Some 83% of managers say that RAS installed capacity in the region is insufficient, especially for specialized consultations and Auxiliary Services for Diagnosis and Therapy (SADT), which is reflected in problems in the care flows. Managers indicate that referrals to cardiology and neurology are not performed in a timely manner most of the time; however, access to physical rehabilitation services has a slightly better profile.

According to 75% of managers, the flow of care is defined and there is integration between services in the region. However, the aforementioned means of integration are practically restricted to traditional referral and counter-referral mechanisms, such as records, referral protocols and the regulatory service. When asked about the integration between PHC and emergency services, the percentage is lower (59%), and there is almost a consensus on the fact that counter-referral from RUE to PHC does not occur (83%).

There is no single form for the referral of a PHC user to SC. The most cited modalities were the appointment requested by the patient himself to the UBS’ appointment scheduling center, with subsequent communication to the patient. There is also no queue monitoring for SC and SADT and, of course, risk criteria are not used for their management.

In the case of secondary or refractory SH, managers think that most patients are always – or usually – referred to the SC.

Team-services integration and informational continuity tools

After the stroke, managers consider that responsibility sharing between PHC and SC does not occur frequently. Graphic 2 shows the indicators of team-services integration and informational continuity tools. We can observe that, with the exception of “clinical protocol use” and “orientation for consultation in PHC after discharge”, all the indicators obtained a score lower than three. One can affirm that the mechanisms that ensure continuity of care and the integration of services, including elementary information of “recording the SH diagnosis in the medical record” are precarious.

Graphic 2 Team-services integration and informational continuity tools, as perceived by managers, Barretos, SP, 2015. 

Therapeutic Itineraries (TI)

The narratives of users were organized from the CVA event. All respondents identified the symptoms as a serious, life-threatening condition. It should be noted that this identification was more a result of life experience than of health service guidelines, since no respondents had been informed about the warning signs of SH complications, such as stroke or acute myocardial infarction (AMI).

Four respondents said that the Mobile Emergency Care Service (SAMU) triggered by family members or neighbors through a telephone call was an important resource. This care service arrived quickly, taking the patients to SH reference hospitals in the region. The use of own transport means occurred in two itineraries, such as the car of neighbors or relatives. Regardless of the type of transportation, the existence of a support network of relatives and neighbors was noted.

Even patients who arrived at the emergency unit in their own vehicles were received, and there were no cases of pilgrimage in search of urgent care. All were referred for admission to the ward or ICU after emergency care, and they positively evaluated care.

Five of the respondents performed Computed tomography (CT), a mandatory test for all patients with suspected stroke. According to the timing referred by patients and the analysis of medical records, none was performed within the period recommended by the Ministry of Health for this clinical condition31. It is noteworthy that, in two cases, patients, hospitalized under the SUS had to pay for the CT. They were removed by ambulance from the institution where they were hospitalized, sent to a private clinic, which after direct payment performed the test, returning immediately to the hospitalization location.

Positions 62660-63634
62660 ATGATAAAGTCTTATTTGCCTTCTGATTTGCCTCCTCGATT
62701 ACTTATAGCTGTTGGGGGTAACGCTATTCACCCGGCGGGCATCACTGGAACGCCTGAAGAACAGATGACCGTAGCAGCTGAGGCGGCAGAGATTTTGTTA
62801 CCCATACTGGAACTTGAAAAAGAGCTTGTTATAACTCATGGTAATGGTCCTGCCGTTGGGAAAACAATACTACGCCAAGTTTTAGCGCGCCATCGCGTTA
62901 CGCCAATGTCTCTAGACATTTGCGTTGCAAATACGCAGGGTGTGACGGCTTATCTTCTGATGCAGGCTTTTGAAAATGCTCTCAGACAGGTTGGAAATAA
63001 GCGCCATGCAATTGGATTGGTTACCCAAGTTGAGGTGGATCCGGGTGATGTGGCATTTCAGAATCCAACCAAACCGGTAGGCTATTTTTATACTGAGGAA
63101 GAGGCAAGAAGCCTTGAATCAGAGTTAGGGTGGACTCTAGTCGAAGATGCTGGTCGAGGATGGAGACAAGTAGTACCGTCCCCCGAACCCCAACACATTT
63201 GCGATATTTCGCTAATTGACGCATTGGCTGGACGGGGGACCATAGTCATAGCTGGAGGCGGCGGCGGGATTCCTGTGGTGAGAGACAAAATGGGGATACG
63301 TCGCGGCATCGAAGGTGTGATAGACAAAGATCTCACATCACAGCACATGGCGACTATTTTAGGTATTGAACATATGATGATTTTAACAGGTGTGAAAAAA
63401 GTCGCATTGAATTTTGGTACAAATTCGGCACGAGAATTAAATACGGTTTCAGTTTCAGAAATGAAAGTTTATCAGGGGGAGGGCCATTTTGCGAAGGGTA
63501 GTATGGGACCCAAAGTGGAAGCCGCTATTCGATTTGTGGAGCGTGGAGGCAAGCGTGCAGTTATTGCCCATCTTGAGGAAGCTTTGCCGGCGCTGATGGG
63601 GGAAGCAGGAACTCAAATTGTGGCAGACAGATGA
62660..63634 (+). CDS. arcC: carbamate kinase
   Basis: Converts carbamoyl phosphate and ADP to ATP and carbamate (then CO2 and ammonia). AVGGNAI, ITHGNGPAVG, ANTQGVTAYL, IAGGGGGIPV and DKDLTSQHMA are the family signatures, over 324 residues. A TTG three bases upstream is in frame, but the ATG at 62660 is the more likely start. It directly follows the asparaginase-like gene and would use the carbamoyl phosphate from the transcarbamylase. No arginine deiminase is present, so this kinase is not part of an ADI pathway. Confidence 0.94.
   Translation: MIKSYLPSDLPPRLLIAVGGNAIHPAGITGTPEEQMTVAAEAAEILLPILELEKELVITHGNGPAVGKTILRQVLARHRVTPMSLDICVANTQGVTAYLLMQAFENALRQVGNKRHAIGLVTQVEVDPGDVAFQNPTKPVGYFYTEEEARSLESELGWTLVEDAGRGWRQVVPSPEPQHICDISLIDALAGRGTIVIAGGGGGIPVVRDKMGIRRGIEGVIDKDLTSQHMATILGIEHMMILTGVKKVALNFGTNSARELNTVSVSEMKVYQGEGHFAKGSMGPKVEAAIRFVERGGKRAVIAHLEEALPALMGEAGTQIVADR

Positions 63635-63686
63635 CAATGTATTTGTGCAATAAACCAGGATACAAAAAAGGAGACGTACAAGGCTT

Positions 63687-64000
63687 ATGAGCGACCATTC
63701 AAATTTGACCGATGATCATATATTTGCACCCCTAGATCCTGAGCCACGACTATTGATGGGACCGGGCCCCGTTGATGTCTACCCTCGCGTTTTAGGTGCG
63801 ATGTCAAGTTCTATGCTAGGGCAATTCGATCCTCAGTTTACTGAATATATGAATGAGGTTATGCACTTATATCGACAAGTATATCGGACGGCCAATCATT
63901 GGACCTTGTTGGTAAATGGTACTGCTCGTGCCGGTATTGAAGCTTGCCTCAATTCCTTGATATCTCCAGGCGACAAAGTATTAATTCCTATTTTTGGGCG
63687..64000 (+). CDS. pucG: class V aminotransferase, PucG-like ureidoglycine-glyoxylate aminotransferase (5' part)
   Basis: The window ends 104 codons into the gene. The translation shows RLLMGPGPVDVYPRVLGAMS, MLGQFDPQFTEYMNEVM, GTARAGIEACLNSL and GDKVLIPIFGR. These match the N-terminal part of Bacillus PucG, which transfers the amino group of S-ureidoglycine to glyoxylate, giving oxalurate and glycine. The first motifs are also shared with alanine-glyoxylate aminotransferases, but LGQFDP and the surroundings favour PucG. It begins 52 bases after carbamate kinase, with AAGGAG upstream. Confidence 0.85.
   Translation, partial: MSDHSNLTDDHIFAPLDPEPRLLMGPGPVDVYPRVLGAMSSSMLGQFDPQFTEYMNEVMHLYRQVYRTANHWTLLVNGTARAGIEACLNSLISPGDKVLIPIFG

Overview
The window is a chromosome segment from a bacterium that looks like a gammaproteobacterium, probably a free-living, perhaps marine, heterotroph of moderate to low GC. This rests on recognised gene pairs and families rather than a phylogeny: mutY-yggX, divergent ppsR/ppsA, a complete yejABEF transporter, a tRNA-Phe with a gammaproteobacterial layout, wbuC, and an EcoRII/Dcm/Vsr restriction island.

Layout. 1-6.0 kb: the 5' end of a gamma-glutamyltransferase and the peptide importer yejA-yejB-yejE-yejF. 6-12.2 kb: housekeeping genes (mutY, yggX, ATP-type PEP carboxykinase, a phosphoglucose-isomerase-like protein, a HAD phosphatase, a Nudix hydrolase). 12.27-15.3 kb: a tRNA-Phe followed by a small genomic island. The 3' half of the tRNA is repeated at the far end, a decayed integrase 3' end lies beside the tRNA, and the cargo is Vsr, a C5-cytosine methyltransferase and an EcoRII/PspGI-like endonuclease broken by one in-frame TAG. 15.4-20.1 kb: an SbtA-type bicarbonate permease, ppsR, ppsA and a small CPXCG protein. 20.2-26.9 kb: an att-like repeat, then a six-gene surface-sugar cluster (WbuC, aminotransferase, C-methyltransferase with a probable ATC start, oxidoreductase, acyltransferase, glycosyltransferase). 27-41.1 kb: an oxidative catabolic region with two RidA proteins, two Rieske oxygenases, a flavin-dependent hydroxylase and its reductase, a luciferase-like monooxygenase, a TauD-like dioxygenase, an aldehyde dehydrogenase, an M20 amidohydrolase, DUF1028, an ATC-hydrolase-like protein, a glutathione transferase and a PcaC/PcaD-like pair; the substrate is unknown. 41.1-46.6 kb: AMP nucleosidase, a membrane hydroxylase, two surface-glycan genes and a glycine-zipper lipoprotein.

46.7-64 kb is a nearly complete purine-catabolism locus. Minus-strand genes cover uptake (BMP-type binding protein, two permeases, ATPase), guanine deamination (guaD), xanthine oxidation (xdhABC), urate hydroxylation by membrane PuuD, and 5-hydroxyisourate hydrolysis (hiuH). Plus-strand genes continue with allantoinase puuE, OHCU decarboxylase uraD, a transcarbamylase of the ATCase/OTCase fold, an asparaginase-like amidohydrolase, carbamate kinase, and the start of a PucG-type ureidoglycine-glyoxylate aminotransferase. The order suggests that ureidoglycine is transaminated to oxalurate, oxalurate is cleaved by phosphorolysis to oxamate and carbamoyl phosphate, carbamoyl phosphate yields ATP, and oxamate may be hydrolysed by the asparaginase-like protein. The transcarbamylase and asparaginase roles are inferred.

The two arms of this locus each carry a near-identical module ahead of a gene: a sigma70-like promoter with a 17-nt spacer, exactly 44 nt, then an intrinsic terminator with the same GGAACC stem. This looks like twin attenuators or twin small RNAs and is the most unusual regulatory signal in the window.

At hospital discharge, no patient was referred to the PHC; some referrals, several informally, occurred for neurology and rehabilitation services. In all cases where patients sought rehabilitation services, they considered that access had occurred in a timely manner. When reporting on the ways in which they obtained this access, we observed a multiplicity of paths used: payment of medical consultation to receive a referral for rehabilitation in the public service; direct scheduling in the rehabilitation service by influence of known people; onset of physical therapist treatment in the private sector; and attendance carried out free of charge at a physiotherapy school clinic in the region.

After the stroke and its rather small sequelae, all respondents and their families started searching for specialized medical consultations for treatment, especially of sequelae, not SH, and even for the granting of social security rights. This search was carried out autonomously by families and patients according to their possibilities and knowledge and not guided by a health service. The public-private mix can be clearly seen in these searches. Private services sought were mainly medical specialties (neurology and cardiology) and in some cases physiotherapy. Two forms of direct disbursement were identified: to the chosen doctor or physiotherapist or to the doctor referred by the “funeral plan”. Funeral homes include in their services a list of doctors from various specialties; their insured can visit their offices and pay for a consultation with a discount. This access went hand in hand with the use of public sector services and in disorderly fashion. Even the patient receiving home visits from doctors and nurses from the ESF accessed other medical specialists through the “funeral plan”. Private care was also valued: Everyone then said: go to Dr. J., make a consultation... he is a good doctor who treats diabetes, he graduated in the United States.